In retrospect, even with 7,000+ hours for each of them, they were both distracted by the three chimes, and the flying pilot would normally have quickly checked a card for the required holding speed for a heavy weight plane (106,000 lbs +).
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Old 6th Mar 2005, 17:16
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The min speed as normally used in the US would be "green-line" which is about 1.27XVs. Less than that and you're behind the power curve. Climb capability is usually limited by when the aircraft stops climbing (500fpm nominal is the norm). Min climb speed is .70 for most operators, and will ensure the aircraft will stop climbing well before the buffet margins are a serious factor.

The only way to climb into a sticky situation is generally to go slower to trade airspeed for altitude, but once you try to level, it won't accelerate, and may continue to lose speed if you are "zoom climbing" to get the altitude. Some operators have the buffet cards, but they aren't actually used that much due to the above reasons.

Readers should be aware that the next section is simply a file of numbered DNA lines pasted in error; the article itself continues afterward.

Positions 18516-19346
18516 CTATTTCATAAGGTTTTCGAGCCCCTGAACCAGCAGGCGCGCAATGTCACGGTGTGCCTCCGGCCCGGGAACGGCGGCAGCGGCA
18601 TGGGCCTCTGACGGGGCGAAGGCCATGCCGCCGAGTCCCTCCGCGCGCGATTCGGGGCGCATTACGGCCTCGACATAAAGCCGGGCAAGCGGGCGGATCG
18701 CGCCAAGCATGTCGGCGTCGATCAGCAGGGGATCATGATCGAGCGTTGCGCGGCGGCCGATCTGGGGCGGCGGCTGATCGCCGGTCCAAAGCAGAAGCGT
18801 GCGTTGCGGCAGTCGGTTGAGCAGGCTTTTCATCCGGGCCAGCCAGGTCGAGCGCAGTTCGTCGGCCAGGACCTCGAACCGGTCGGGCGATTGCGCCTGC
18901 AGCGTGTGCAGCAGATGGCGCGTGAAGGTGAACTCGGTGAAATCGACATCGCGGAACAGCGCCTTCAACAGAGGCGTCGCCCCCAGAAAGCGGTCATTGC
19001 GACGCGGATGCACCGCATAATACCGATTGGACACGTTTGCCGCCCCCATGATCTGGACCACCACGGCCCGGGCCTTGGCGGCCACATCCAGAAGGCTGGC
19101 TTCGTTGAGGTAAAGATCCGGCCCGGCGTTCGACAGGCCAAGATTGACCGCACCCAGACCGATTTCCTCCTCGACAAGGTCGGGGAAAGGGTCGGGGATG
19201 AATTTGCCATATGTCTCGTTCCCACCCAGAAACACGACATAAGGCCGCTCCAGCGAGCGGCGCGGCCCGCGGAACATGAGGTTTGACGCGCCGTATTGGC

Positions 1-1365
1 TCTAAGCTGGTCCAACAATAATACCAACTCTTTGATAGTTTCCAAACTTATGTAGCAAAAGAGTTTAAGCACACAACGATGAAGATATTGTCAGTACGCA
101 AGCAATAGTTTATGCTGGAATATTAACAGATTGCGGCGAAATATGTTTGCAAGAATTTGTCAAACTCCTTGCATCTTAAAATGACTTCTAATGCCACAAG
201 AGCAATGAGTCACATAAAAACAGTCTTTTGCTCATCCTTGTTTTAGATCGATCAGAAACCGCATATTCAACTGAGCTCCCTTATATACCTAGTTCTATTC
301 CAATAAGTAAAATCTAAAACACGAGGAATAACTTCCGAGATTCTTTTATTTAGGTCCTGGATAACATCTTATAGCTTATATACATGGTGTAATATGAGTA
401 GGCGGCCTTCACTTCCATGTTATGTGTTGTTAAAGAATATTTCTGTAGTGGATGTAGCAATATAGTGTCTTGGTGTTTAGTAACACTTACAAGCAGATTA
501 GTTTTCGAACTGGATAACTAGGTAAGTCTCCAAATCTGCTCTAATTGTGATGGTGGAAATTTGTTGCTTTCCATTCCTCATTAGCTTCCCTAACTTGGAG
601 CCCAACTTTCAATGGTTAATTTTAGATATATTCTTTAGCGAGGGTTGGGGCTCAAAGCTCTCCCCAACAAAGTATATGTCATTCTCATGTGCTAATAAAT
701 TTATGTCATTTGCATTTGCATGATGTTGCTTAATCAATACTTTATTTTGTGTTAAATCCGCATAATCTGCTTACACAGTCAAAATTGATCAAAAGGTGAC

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Old 13th Jun 2005, 21:39
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More news on the cockpit voice recording now being released.
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Old 14th Jun 2005, 00:33
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What a tragic result. I find it hard to believe that these pilots did not know, or were unaware of, engine restart approx. parameters. Did the APU start? Will it even start until below the 30's? Best glide speed vs. eng. relight?
What a mess; I strongly suspect inexperience was a player from the FO's comments on the thrill of reaching the 40's. (If he had been using meters, would they have even known the difference between the 30's and 40's? I suspect not. 40K feet - big deal...)